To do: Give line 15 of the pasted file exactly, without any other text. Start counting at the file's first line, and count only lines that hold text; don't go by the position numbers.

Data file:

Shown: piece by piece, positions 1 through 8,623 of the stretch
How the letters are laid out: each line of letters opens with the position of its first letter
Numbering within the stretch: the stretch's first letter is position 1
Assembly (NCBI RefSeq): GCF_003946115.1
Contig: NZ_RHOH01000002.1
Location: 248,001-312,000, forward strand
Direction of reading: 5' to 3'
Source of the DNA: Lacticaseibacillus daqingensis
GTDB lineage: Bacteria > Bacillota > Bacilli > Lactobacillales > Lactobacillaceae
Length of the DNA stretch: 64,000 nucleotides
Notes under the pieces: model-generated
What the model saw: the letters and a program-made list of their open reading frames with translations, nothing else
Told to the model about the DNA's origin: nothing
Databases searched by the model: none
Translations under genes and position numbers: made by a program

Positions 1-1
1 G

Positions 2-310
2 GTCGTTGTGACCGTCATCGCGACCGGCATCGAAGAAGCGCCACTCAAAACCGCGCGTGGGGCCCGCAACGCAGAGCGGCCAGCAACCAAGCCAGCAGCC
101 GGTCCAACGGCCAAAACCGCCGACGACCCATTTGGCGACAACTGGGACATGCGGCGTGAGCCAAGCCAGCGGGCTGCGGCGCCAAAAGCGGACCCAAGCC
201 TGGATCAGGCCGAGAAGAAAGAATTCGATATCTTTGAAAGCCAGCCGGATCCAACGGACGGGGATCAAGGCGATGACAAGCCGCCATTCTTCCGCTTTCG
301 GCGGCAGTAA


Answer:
Translations under genes and position numbers: made by a program